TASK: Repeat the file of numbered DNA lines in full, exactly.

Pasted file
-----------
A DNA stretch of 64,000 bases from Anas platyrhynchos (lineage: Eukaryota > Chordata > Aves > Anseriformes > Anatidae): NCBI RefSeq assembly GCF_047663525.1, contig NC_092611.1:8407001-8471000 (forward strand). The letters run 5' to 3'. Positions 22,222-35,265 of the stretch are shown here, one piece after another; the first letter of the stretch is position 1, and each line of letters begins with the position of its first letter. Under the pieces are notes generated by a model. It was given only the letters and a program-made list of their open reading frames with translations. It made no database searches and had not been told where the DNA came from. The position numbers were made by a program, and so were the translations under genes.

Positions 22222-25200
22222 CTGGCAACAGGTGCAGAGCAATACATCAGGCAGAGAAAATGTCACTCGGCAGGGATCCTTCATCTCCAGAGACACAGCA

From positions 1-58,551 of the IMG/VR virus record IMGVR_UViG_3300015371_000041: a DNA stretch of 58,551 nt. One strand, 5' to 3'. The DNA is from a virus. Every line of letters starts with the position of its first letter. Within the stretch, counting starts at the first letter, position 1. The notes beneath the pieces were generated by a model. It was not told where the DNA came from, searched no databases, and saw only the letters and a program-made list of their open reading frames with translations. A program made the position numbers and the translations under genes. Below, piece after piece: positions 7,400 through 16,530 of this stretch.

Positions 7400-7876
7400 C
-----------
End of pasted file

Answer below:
A DNA stretch of 64,000 bases from Anas platyrhynchos (lineage: Eukaryota > Chordata > Aves > Anseriformes > Anatidae): NCBI RefSeq assembly GCF_047663525.1, contig NC_092611.1:8407001-8471000 (forward strand). The letters run 5' to 3'. Positions 22,222-35,265 of the stretch are shown here, one piece after another; the first letter of the stretch is position 1, and each line of letters begins with the position of its first letter. Under the pieces are notes generated by a model. It was given only the letters and a program-made list of their open reading frames with translations. It made no database searches and had not been told where the DNA came from. The position numbers were made by a program, and so were the translations under genes.

Positions 22222-25200
22222 CTGGCAACAGGTGCAGAGCAATACATCAGGCAGAGAAAATGTCACTCGGCAGGGATCCTTCATCTCCAGAGACACAGCA

From positions 1-58,551 of the IMG/VR virus record IMGVR_UViG_3300015371_000041: a DNA stretch of 58,551 nt. One strand, 5' to 3'. The DNA is from a virus. Every line of letters starts with the position of its first letter. Within the stretch, counting starts at the first letter, position 1. The notes beneath the pieces were generated by a model. It was not told where the DNA came from, searched no databases, and saw only the letters and a program-made list of their open reading frames with translations. A program made the position numbers and the translations under genes. Below, piece after piece: positions 7,400 through 16,530 of this stretch.

Positions 7400-7876
7400 C